Skip to comments.Sen. Lieberman supports Kelo decision, plaintiffs' Congressman works to keep them in their homes
Posted on 07/20/2005 9:05:52 AM PDT by FortRumbull
Article Last Updated: 7/18/2005 07:16 AM Congress critical, state lawmakers quiet on ruling State lawmakers stay quiet on property decision PETER URBAN email@example.com Connecticut Post WASHINGTON Connecticut lawmakers are taking a back seat in a fast-moving congressional effort to blunt a Supreme Court decision that allows the government to take private land for economic development.
The decision, issued June 23 and based on a New London, Conn., case, drew sharp criticism from some members of Congress, who see it as an assault on individual property rights.
However, no one from the Connecticut delegation is spearheading efforts to limit the practice, although a few state lawmakers are co-sponsoring bills.
And so far, none have participated in floor debates and none have posted any comments about the New London decision or eminent domain on their Web sites although dozens of other lawmakers have done so.
Sen. Chris Dodd, D-Conn., Rep. Christopher Shays, R-4, and Rep. Rosa DeLauro, D-3, expressed concerns about the decision when asked for their opinion.
But Sen. Joe Lieberman, D-Conn., sided with the Supreme Court.
At least 30 House members and six Senators have posted statements criticizing the Supreme Court ruling on their Web sites; others, notably members of the House Western Caucus, have spoken out against it.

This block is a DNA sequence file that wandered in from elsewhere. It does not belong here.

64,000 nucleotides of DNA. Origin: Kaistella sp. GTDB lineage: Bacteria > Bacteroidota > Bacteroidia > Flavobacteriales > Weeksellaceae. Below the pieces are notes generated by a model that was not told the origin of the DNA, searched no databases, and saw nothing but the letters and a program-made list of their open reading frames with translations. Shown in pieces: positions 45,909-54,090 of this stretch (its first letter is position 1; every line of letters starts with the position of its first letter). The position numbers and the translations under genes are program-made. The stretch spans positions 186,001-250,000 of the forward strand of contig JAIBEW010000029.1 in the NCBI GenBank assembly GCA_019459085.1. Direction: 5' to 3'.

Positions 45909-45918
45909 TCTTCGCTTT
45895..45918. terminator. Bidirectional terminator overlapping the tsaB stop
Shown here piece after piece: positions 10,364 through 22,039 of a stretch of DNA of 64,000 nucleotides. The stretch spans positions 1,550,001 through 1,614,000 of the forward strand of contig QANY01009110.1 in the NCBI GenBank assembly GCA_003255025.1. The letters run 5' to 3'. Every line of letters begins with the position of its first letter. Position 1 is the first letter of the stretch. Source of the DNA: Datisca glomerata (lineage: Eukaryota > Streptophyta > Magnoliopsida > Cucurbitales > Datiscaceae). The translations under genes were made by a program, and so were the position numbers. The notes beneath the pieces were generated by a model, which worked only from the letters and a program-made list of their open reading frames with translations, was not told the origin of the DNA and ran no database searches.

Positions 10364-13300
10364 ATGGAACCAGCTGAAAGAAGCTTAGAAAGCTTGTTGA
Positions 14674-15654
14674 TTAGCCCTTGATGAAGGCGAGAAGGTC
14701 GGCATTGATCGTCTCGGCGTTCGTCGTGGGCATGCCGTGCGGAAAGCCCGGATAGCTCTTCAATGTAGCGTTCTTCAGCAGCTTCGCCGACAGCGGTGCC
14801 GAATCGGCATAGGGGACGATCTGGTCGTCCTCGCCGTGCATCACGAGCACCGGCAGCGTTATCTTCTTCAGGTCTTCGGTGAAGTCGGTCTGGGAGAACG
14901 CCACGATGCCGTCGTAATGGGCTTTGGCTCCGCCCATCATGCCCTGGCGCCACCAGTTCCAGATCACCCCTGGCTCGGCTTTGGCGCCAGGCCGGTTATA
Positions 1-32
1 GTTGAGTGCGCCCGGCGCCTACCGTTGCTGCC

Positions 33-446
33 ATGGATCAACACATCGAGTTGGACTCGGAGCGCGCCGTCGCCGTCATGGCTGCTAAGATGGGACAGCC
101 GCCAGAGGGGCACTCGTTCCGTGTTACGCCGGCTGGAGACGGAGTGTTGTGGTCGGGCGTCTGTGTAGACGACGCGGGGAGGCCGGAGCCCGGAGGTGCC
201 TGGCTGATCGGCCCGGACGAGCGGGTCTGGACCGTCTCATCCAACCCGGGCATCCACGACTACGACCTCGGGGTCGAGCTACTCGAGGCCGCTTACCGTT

The House already has approved, 365-33, a resolution expressing its "grave disapproval" of the 5-4 decision. And members from both chambers have introduced legislation seeking to limit communities from taking land through eminent domain.
The House also voted 231-189 to prohibit the Transportation, Treasury, and Housing and Urban Development departments from using funds to enforce the Supreme Court's Kelo v. New London decision.
The ruling stems from a case in which nine landowners, including Susette Kelo, sued the city of New London over its efforts to build a marina and office and retail space on waterfront property near a new $300 million Pfizer Corp. research facility.
The homeowners argued that economic redevelopment projects that convert private property to other private uses do not constitute the "public purpose" required for taking land through eminent domain. In a 5-4 split, the Court ruled otherwise.
"I think just taking solely for economic development is using power of eminent domain beyond what was intended," Shays said. "Property rights have to be protected and extended." Shays said state and local governments need the power of eminent domain, but it should be used rarely, and only as a last resort.
He has co-sponsored legislation, introduced by Rep. James Sensenbrenner, R-Wis., and Rep. John Conyers, D-Mich., that would block the federal government from using economic development to justify seizing private property.
It would also prohibit any state or municipality from doing so whenever federal funds are involved with the project. Rep. Nancy Johnson, R-5, was among the 92 co-sponsors.